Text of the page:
Many of us have heard of Vern and know that he surveyed the Santa Fe Trail Ranch, but, like me, have never met him. I had heard that Vern was in his 70’s, so I was very surprised to find a much younger-looking man at my door on the date scheduled for our interview. This man looked to be nearer my age (mid-50’s) than the actual 74 that he was. But then, it is said that plenty of exercise keeps you young and fit, and Vern gets plenty of that.
Besides surveying the ranch, Vern was also the designer of our water system, currently under construction. Vern likes to keep an eye on the progress, so it was for this reason he said he’d drop by my house after he took a look at the water line which was currently coming down my road.
Even before I got Vern situated at my kitchen table with a cup of coffee and a plate of fruit newtons, he was in the middle of telling me the history of southeast Texas where his family ranch is located. His great grandfather came over from the part of Germany that was once called Prussia in 1848, just in time for the last great Comanche raid. He started a cattle ranch in Victoria, located between Houston and Corpus Christi, where Lavern Jaschke was to be born in 1925.
Vern rode a horse to school and helped out on the ranch. It was during the depression and times were tough. His parents bought a horse for him for $6.00 when both the horse and the boy were six years old. Vern rode Billy to school every day until he graduated from high school, then he joined the Army. It was while he was away that Billy died after a long life of 21 years.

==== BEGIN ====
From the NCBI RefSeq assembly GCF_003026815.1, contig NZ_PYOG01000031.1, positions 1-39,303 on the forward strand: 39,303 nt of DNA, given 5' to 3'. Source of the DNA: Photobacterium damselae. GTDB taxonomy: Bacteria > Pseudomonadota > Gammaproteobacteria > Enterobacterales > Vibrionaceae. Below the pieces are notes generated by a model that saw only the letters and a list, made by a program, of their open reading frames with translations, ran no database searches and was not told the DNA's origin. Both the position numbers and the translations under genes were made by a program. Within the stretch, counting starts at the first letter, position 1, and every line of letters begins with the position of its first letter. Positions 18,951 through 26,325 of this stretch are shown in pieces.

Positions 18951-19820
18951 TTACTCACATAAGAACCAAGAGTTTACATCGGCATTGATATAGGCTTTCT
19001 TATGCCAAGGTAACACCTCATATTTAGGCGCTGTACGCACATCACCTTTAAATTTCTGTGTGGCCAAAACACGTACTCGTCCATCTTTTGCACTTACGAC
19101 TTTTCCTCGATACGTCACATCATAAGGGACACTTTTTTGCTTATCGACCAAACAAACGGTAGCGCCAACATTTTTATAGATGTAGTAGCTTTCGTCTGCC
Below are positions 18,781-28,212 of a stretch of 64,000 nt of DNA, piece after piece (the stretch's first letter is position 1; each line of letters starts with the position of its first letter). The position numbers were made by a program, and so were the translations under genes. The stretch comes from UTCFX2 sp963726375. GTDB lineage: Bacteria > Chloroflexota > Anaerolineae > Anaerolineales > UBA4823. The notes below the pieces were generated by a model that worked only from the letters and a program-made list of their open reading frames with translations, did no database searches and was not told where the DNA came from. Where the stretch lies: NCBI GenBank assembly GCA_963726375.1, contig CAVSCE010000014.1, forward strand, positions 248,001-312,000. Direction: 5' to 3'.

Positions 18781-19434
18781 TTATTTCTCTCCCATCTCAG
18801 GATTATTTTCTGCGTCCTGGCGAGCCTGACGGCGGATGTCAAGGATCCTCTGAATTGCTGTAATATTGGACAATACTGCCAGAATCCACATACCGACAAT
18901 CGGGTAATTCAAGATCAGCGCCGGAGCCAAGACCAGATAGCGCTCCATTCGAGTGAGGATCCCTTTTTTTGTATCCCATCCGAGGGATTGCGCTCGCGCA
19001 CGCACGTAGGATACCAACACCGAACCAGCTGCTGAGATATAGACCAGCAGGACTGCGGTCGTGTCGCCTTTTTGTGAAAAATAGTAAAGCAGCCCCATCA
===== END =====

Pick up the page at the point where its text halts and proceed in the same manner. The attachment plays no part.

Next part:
It was 1942 and it was simply a given fact that every boy who was old enough would enlist to fight for the country. There was practically no one who didn’t understand that Hitler was a thug, and along with what Japan was up to, our country was seriously threatened. So Vern found himself serving most of W.W. II in Europe in the Code and Decipher Section of Supreme Headquarters. He was assigned to work as Eisenhower’s personal courier along with another young chap, and they delivered personal and official messages from this one famous general right to the hands of other famous generals such as Patton, Bradley and Montgomery. Before the war ended, Vern, not wanting to miss some exciting real action, volunteered for the invasion of the beaches at Normandy. Then the war was over. Vern says he never got beyond the rank of private because he couldn’t follow orders. Whenever a superior officer would yell at him, Vern would tell him not to do that because he didn’t take to being yelled at, coming from the quiet plains of Texas. Vern says he never did learn to take orders, which has occasionally gotten him labeled as a trouble-maker.
In 1946, after the war, Vern resumed his education under the GI bill at the University of Texas, where he studied engineering. That year he also married his first wife Patricia, whom he met in Denver. Together they raised son William and daughter Carolyn until Patricia died in 1977. From then on, he said it was a full time job raising two wild teenagers, and he didn’t get around to remarrying until recently. He married his present wife Lydia just three years ago.
Vern’s engineering career has taken him from Illinois to Indiana, where he helped design and build many of the interstates and bridges there. Then he went on to Denver where he owned an engineering firm. He did a lot of work for Colorado Governor Roy Romer and ended up being responsible for many of the sub-divisions in the Denver area. He retired for a while, but not for long, and moved to Trinidad six years ago.